Chris Rivera, the president of the Washington Biotechnology & Biomedical Association, said he’s “a little surprised, and disappointed” to hear that Sarepta’s headquarters has moved out of town. Sarepta didn’t seek help with recruiting from the local trade group, and it might have been able to help, he says. “I hope they succeed for the patients and for the company,” Rivera says. “I wish they had given it a little further shot here.”

It’s too early to say yet if Sarepta really has the right stuff to grow into a major player in the rare disease category, modeled after Cheshire, CT-based Alexion Pharmaceuticals (NASDAQ: ALXN)—which was just featured this week in Forbes. But the company has been revitalized since July, when it reported interim data from a study of 12 boys that said its experimental drug for Duchenne Muscular Dystrophy was able to outperform a placebo after 36 weeks of follow up. Final study data, which includes a more rigorous evaluation of the drug’s impact on walking ability at 48 weeks, is expected to be available next month.

Even though the results are preliminary, and Sarepta will almost surely have to reproduce the findings in a larger, longer-term clinical trial to begin next year, investors have been virtually screaming about this being a breakthrough for Duchenne Muscular Dystrophy and the company. Sarepta shares have skyrocketed from $3.46 a share on July 23—the day before the 36-week analysis was released—to $14.55 a share at yesterday’s close. That bullish run has given the company a market valuation of about $330 million.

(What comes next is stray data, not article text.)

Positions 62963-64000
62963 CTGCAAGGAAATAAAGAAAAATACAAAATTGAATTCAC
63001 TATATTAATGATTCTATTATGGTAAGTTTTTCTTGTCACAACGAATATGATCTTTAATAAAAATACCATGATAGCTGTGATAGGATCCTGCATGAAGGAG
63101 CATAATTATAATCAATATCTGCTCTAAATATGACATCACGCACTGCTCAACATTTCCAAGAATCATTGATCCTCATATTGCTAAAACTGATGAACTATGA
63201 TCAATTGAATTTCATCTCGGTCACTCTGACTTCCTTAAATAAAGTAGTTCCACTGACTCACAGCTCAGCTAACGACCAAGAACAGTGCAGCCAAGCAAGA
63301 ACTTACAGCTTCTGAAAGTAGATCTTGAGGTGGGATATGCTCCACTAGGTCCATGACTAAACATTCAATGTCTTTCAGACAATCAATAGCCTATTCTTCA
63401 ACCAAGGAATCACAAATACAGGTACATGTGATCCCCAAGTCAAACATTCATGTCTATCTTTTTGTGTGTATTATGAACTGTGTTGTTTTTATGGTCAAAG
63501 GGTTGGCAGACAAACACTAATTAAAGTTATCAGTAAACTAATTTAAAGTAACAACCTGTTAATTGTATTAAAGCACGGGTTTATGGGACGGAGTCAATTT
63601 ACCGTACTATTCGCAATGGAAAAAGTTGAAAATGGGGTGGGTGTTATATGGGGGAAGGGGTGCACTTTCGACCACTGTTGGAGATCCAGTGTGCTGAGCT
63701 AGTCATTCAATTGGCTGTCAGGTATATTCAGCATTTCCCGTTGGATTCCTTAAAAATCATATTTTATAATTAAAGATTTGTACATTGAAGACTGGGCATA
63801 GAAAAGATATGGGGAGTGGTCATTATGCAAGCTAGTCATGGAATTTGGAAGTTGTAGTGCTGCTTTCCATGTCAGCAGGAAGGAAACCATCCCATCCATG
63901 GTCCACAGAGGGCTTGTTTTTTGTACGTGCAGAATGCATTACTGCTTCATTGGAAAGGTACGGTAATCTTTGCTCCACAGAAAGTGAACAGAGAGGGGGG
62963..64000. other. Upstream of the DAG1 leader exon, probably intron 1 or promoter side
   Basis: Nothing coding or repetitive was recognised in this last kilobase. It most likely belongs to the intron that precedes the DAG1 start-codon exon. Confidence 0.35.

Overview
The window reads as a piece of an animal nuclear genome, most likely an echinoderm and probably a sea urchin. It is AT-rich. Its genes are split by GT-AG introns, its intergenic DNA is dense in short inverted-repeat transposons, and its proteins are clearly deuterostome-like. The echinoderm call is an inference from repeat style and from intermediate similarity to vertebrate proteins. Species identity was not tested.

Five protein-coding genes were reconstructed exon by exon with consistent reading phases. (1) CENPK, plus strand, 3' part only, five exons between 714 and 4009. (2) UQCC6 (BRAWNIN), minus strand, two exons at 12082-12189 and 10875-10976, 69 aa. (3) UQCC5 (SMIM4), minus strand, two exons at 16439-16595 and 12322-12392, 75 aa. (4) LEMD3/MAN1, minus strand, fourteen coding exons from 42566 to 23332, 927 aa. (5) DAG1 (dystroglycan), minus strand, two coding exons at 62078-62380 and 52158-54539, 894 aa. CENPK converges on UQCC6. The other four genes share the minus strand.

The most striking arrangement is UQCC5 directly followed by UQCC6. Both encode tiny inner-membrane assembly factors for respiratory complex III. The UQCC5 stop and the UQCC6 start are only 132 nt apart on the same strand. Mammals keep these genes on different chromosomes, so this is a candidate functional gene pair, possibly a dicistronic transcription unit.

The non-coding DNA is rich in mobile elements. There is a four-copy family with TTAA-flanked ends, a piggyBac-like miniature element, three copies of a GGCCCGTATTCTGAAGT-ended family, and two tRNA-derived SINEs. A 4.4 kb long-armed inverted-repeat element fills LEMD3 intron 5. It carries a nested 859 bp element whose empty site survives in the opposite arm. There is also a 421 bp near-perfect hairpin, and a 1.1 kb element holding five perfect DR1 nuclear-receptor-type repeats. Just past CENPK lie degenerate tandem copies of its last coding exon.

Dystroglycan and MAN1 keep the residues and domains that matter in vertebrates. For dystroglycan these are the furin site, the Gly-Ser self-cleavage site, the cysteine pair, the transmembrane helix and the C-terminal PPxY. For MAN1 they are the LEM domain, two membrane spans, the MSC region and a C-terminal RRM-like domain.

Sarepta’s technology is for making drugs that specifically shut down certain biological processes at the level of RNA, so at least in theory it ought to be useful against far more than just Duchenne Muscular Dystrophy. Besides that lead drug candidate, the company has been putting its chemistry to work on making antivirals for the Ebola and Marburg viruses, under a pair of contracts with the U.S. Department of Defense. Last month, the government issued a “stop work” order to Sarepta on its Ebola program, saying it may end up terminating that contract as it re-assesses budgets. The Ebola program represents about half of Sarepta’s potential $291 million worth of defense contracts against hemorrhagic viruses. The status of the Ebola contract is still up in the air, according to a recent regulatory filing Sarepta made with the Securities & Exchange Commission.

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  • Boston Joe